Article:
The science of finance/Introduction to economics
Economics is the science of the production and consumption of goods and services.
Goods and servicesEdit
Services (labor) are consumed when they are produced.
The goods produced are consumed after a certain period, short (fresh products) or more or less long (durable goods, including stocks of non-perishable commodities).
Some durable goods are almost eternal (quality housing, jewelry, works of art ...). Others are consumed by use during their lifetime. Even near-eternal goods generally require work to be maintained.
Final consumption is the consumption of goods and services which directly improve the quality of life (in principle, because they can also deteriorate it): food, clothing, housing, health, education, transport, sport and entertainment, long distance communication ...
Intermediate consumption is the consumption of goods and services that serve in the production chain of final goods and services.
Certain goods such as means of transport, computers and smartphones can be used both as intermediate goods and as final goods.
Quality of lifeEdit
The quality of life does not only depend on final consumption: having a good job and benefiting from good working conditions, feeling safe in the present, for our future, that of our children, our country and all humanity, respect and be respected, love and be loved, know how to meditate and relax, be at peace with oneself and with others, do not despair, breathe good air, benefit from a good climate and a welcoming nature ...
Real wealth and market wealthEdit
Real wealth (capital) at any given time is the sum of all durable goods.
We can also include in the real wealth the intelligence, the competence and the health of human beings (human capital) and the natural wealth (seas, oceans, rivers, lakes and rivers, landscapes, natural fauna and flora ...).
Market wealth is the market value of real wealth. It is assessed with market prices. When goods are not sold, their market value is assessed from the market prices of equivalent goods. Since human beings are not sold as slaves, their market value cannot be assessed, except by very questionable indirect means (discounted lifetime income or risk price).
Market wealth depends on long-term expectations. Durable goods have a market value because it is anticipated that they will be used, and that they can be sold. But lifestyles, and expectations of future lifestyles, can vary. Such variations are difficult to predict. If, for example, humans give up tourism by air, all the infrastructure and equipment intended to produce and consume the planes, including the planes themselves, automatically lose their value. If fiancés lose the habit of offering diamonds, the market value of diamond stocks will be greatly diminished.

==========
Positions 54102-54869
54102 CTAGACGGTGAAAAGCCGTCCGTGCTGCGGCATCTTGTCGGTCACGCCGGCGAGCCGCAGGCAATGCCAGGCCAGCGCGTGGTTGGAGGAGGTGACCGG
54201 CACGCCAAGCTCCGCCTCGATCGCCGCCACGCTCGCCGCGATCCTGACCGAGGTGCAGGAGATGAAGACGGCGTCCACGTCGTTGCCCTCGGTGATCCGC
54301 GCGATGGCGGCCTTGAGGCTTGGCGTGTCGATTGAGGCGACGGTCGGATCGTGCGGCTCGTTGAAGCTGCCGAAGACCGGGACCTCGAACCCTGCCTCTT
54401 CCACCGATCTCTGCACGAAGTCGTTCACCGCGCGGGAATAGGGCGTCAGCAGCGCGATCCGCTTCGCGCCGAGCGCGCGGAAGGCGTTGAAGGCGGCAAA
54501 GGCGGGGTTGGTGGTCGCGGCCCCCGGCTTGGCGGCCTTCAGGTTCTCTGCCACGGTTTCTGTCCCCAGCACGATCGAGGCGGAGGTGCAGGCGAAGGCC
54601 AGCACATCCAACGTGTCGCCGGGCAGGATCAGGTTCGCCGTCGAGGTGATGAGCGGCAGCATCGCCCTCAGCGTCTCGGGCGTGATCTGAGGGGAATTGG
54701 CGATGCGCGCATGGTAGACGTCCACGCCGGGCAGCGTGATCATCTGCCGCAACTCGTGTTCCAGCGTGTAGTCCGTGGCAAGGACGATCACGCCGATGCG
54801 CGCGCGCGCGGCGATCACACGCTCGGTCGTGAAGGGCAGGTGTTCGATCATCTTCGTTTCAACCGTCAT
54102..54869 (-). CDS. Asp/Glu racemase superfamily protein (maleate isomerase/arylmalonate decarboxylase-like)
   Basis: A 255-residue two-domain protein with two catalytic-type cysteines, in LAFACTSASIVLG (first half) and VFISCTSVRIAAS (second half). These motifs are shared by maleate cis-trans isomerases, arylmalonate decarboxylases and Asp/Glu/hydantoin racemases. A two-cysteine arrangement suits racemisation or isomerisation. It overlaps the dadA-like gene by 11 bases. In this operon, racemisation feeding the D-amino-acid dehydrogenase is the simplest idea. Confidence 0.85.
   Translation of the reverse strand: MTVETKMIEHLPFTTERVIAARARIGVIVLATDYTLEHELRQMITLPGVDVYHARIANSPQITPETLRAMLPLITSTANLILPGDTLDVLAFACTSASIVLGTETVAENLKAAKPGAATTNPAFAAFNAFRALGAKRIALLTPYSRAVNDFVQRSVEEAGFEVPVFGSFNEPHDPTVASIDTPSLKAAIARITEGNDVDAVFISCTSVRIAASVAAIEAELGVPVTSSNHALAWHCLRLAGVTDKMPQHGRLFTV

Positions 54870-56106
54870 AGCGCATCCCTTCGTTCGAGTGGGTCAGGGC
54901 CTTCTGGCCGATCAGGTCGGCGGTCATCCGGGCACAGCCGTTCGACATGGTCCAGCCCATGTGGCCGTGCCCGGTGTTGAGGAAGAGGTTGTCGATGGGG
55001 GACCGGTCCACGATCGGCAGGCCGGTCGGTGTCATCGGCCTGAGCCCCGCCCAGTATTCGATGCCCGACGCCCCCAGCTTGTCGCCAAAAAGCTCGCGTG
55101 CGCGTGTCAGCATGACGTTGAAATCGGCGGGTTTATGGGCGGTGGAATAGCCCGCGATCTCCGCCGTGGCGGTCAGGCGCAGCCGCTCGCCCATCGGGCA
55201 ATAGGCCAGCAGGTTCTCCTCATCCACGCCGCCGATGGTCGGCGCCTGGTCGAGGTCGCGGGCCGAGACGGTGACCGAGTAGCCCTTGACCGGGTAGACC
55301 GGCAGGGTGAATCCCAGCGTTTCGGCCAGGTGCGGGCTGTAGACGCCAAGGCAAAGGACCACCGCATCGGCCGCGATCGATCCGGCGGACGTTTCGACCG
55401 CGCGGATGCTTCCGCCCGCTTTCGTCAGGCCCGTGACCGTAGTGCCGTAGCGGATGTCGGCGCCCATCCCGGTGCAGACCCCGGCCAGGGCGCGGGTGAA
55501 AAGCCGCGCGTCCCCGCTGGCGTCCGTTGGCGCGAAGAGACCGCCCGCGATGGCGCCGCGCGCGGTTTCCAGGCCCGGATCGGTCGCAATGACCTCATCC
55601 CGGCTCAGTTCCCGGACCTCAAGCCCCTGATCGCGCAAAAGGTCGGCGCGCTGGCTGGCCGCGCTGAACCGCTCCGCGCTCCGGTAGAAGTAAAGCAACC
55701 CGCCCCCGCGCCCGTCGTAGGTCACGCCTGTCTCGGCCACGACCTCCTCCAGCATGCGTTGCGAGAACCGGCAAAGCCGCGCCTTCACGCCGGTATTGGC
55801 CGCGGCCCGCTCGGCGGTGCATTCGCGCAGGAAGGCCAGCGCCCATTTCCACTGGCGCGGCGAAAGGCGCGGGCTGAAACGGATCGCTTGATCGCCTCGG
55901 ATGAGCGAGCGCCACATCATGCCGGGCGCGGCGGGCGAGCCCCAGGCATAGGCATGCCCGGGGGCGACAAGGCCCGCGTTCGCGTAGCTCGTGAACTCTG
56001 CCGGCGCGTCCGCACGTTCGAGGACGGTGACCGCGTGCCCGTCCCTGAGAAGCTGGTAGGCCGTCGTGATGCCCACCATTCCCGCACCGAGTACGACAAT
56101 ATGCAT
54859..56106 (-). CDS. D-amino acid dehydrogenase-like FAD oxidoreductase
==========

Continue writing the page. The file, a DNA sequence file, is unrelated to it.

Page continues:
Expectations are very fluctuating. They vary with the occurrence of unforeseen events (disasters ...) and are often irrational (animal spirits) because no one can predict with certainty what the future holds for us. This is why the market value of shares can change suddenly. Billions of dollars can disappear in a day without a note being burned, simply because humans have changed their minds.
Investment and long-term visionEdit
Investment is the change in real wealth over a period. A negative investment is a decrease in real wealth (non-renewal of durable goods consumed or deteriorated).
To invest intelligently, we need to have a long-term vision. What goods and services will human beings want to enjoy in the coming decades? Will they have the means to buy them? What intermediate goods must be produced to facilitate the production of final goods and services?
Training is an investment in human capital. Intelligent vocational training also requires a long-term vision.
The market economy is generally short-sighted. The ideal would be for all citizens to agree on the priorities to be given to the economy and for an intelligent state to correct the failings of the market economy.
Work and dignityEdit
Work is the main source of wealth. When we consume goods and services, we give work to all those who participated in their production. Being deprived of work is generally a great suffering, at the same time economic, social and psychological. Giving work is giving dignity, provided it is a good job, in good conditions (hours, equipment, security, respect ...) and honestly paid.